Jan 22 2018

How to make your LXD containers get IP addresses from your LAN using macvlan

In LXD, you have the host and then you have the many containers on this host. The host is the computer where LXD is running. By default, all containers run hidden in a private network on the host. The containers are not accessible from the local network, nor from the Internet. However, they have network access to the Internet through the host.

How can we get some containers to receive an IP address from the LAN and be accessible on the LAN?

This can be achieved using macvlan (L2) virtual network interfaces, a feature provided by the Linux kernel.

In this post, we are going to create a new LXD profile and configure macvlan in it. Then, we launch new containers under the new profile, or attach existing containers to the new profile (so they get as well a LAN IP address).

Creating a new LXD profile for macvlan

Let’s see what LXD profiles are available.

$ lxc profile list
+------------+---------+
| NAME       | USED BY |
+------------+---------+
| default    | 11      |
+------------+---------+

There is a single profile, called default, the default profile. It is used by 11 LXD containers on this system.

We make a copy of this default profile. The new profile is called lanprofile.

$ lxc profile copy default lanprofile

$ lxc profile list
+------------+---------+
| NAME       | USED BY |
+------------+---------+
| default    | 11      |
+------------+---------+
| lanprofile | 0       |
+------------+---------+

What are the default settings of a new profile?

$ lxc profile show lanprofile
config:
 environment.TZ: ""
description: Default LXD profile
devices:
 eth0:
   nictype: bridged
   parent: lxdbr0
   type: nic
 root:
   path: /
   pool: default
   type: disk
name: lanprofile
used_by: []

We just need to change the nictype and parent to the appropriate new values and we are then ready to go. The nictype will be macvlan. The parent will be the network interface of the host. Let’s identify the correct parent, using the ip route command.

$ ip route show default 0.0.0.0/0
default via 192.168.1.1 dev enp5s12 proto static metric 100

This command shows the default network route. It also shows the name of the device (dev), which is in this case enp5s12. (Before systemd, those used to be eth0 or wlan0. Now, the name varies among computers).

Now we are ready to edit the nictype and parent fields in the lanprofile LXD profile. We use the lxc profile command to set a device parameter for the profile lanprofile. We set device.eth0.nictype to macvlan, and device.eth0.parent to enp5s12.

$ lxc profile device set lanprofile eth0 nictype macvlan

$ lxc profile device set lanprofile eth0 parent enp5s12

Here is the update lanprofile.

$ lxc profile show lanprofile
config:
  environment.TZ: ""
description: Default LXD profile
devices:
  eth0:
    nictype: macvlan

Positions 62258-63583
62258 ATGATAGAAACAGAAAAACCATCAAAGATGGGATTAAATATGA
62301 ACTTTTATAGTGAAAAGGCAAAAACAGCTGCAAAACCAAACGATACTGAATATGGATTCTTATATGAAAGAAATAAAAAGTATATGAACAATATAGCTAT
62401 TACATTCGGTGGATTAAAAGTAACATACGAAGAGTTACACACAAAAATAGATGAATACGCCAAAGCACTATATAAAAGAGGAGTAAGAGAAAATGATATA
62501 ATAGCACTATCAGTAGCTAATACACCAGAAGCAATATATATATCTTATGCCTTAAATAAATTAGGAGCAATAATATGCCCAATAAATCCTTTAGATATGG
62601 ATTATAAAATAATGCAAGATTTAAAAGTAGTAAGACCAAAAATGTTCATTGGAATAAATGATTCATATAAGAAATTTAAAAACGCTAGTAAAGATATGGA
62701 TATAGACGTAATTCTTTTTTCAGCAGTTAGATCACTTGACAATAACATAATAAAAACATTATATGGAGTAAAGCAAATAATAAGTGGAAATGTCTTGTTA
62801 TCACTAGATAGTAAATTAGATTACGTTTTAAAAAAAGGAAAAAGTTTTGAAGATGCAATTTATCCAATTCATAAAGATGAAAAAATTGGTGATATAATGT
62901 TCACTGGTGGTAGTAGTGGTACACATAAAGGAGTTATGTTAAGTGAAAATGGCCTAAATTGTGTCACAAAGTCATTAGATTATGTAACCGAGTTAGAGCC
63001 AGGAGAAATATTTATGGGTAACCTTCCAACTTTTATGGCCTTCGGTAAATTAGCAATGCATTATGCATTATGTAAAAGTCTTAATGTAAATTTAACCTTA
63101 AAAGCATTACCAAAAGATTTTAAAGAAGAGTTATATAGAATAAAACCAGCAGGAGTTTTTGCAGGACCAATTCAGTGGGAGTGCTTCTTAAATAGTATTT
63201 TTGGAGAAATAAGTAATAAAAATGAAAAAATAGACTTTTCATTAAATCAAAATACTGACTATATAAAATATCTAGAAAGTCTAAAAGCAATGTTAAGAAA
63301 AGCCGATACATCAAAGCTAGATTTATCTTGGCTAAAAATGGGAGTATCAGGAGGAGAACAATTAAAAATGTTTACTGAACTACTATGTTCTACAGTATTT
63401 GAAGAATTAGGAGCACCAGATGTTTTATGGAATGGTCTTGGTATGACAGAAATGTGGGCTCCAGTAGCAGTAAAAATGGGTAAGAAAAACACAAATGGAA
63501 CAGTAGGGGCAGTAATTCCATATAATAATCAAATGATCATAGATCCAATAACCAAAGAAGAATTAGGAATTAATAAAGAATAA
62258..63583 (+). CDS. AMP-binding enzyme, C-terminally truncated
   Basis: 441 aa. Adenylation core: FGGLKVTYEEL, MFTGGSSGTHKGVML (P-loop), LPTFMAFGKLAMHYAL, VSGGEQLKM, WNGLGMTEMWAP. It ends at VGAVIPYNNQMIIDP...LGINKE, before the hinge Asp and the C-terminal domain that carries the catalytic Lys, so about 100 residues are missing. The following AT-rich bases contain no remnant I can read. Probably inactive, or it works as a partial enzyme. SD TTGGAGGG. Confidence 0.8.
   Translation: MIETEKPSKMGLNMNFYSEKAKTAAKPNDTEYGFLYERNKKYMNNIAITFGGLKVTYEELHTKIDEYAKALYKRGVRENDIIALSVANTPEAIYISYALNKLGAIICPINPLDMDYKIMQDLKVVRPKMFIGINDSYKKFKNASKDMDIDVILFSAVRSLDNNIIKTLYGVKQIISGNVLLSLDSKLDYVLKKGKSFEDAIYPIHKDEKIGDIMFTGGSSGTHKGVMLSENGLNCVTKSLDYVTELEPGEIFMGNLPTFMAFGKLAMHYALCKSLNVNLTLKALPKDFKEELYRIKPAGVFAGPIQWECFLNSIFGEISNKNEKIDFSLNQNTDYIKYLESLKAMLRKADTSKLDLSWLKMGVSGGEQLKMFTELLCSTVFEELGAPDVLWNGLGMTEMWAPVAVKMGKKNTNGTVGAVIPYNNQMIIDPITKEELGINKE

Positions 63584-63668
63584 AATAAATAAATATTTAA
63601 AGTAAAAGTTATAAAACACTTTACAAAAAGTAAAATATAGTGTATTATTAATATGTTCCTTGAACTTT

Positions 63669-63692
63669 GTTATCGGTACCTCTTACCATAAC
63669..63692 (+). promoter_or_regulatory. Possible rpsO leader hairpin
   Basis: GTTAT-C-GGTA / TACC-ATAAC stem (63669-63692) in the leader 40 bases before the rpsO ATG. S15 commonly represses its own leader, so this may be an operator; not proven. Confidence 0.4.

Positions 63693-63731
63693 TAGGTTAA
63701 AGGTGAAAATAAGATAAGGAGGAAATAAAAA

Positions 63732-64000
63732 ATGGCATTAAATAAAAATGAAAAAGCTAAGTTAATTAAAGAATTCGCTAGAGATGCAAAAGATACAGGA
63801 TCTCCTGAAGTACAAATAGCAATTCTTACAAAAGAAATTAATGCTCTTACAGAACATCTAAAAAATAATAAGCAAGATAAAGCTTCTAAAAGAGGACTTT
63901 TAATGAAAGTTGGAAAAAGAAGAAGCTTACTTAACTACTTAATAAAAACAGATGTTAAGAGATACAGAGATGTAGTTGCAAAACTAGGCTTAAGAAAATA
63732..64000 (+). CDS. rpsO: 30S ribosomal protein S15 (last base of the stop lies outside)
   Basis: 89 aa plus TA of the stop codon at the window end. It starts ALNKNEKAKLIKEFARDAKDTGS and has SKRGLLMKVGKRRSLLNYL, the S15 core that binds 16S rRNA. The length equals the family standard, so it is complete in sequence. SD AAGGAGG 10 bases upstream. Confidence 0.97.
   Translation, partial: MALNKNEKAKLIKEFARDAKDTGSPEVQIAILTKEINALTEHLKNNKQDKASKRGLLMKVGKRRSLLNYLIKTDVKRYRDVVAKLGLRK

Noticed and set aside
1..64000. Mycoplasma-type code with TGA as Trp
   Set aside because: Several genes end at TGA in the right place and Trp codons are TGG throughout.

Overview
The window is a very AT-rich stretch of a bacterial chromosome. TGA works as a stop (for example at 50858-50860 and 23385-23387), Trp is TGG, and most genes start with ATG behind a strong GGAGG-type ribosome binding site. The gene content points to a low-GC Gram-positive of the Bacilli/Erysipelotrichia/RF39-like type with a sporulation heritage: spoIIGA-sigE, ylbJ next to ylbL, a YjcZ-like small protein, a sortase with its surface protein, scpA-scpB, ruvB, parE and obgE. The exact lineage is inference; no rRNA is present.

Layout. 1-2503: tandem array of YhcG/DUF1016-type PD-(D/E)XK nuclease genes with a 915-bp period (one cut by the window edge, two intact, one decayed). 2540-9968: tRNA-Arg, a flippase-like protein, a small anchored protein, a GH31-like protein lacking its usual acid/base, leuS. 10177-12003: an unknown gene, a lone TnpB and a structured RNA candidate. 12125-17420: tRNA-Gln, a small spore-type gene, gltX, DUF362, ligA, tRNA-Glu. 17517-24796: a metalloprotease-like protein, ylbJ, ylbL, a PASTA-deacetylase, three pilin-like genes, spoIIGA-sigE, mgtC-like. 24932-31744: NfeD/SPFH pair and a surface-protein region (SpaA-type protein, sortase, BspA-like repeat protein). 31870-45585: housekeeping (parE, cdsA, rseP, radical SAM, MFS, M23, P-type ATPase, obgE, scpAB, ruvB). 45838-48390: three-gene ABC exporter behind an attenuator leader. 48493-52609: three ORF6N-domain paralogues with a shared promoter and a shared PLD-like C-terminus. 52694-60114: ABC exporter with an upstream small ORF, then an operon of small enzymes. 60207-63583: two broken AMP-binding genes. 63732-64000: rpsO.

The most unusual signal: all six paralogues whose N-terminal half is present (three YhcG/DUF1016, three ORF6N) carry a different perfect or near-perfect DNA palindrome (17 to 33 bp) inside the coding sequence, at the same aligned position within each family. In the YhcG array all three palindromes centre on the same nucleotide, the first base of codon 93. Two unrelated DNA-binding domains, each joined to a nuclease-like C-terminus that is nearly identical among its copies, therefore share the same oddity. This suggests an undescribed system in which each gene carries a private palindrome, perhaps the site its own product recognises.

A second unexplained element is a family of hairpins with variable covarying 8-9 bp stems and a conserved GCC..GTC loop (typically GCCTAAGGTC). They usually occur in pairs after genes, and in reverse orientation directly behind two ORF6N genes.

parent: enp3s0
    type: nic
  root:
    path: /
    pool: default
    type: disk
name: lanprofile
used_by: []

Well, that’s it. We are now ready to launch containers using this new profile, and they will get an IP address from the DHCP server of the LAN.

Launching LXD containers with the new profile

Let’s launch two containers using the new lanprofile profile and then check their IP address.

$ lxc launch -p lanprofile ubuntu:16.04 net1
Creating net1
Starting net1

$ lxc launch -p lanprofile ubuntu:16.04 net2
Creating net2
Starting net2


$ lxc exec net1 ip route
default via 192.168.1.1 dev eth0 
192.168.1.0/24 dev eth0 proto kernel scope link src 192.168.1.6

$ lxc exec net2 ip route
default via 192.168.1.1 dev eth0 
192.168.1.0/24 dev eth0 proto kernel scope link src 192.168.1.7

Both containers got their IP address from the LAN router.

Here is the router administration screen that shows the two containers. I edited the names by adding LXD in the front to make them look nicer. The containers look and feel as just like new LAN computers!

Let’s ping from one container to the other.

$ lxc exec net1 -- ping -c 3 192.168.1.7
PING 192.168.1.7 (192.168.1.7) 56(84) bytes of data.
64 bytes from 192.168.1.7: icmp_seq=1 ttl=64 time=0.064 ms
64 bytes from 192.168.1.7: icmp_seq=2 ttl=64 time=0.067 ms
64 bytes from 192.168.1.7: icmp_seq=3 ttl=64 time=0.082 ms

--- 192.168.1.7 ping statistics ---
3 packets transmitted, 3 received, 0% packet loss, time 2036ms
rtt min/avg/max/mdev = 0.064/0.071/0.082/0.007 ms

Let’s ping from a computer on the LAN to a container.

This is a screenshot of my phone that is pinging the net2 LXD container. Both on the same LAN.

Troubleshooting

Help! I cannot ping between the host and the containers!

To be able to get the host and containers to communicate with each other, you need some additional changes to the host in order to get added to the macvlan as well. It discusses it here, though I did not test because I do not need communication of the containers with the host. If you test it, please report below.

Help! I do not get anymore those net1.lxd, net2.lxd fancy hostnames!

The default LXD DHCP server assigns hostnames like net1.lxd, net2.lxd to each container. Then, you can get the containers to communicate with each other using the hostnames instead of the IP addresses.

When using the LAN DHCP server, you would need to configure it as well to produce nice hostnames.

Help! Can these new macvlan containers read my LAN network traffic?

The new macvlan LXD containers (that got a LAN IP address) can only see their own traffic and also any LAN broadcast packets. They cannot see the traffic meant for the host, nor the traffic for the other containers.

Permanent link to this article: https://blog.simos.info/how-to-make-your-lxd-container-get-ip-addresses-from-your-lan/

1 comment

1 ping

    • brian mullan on January 22, 2018 at 23:48
    • Reply

    Great write-up Simos…

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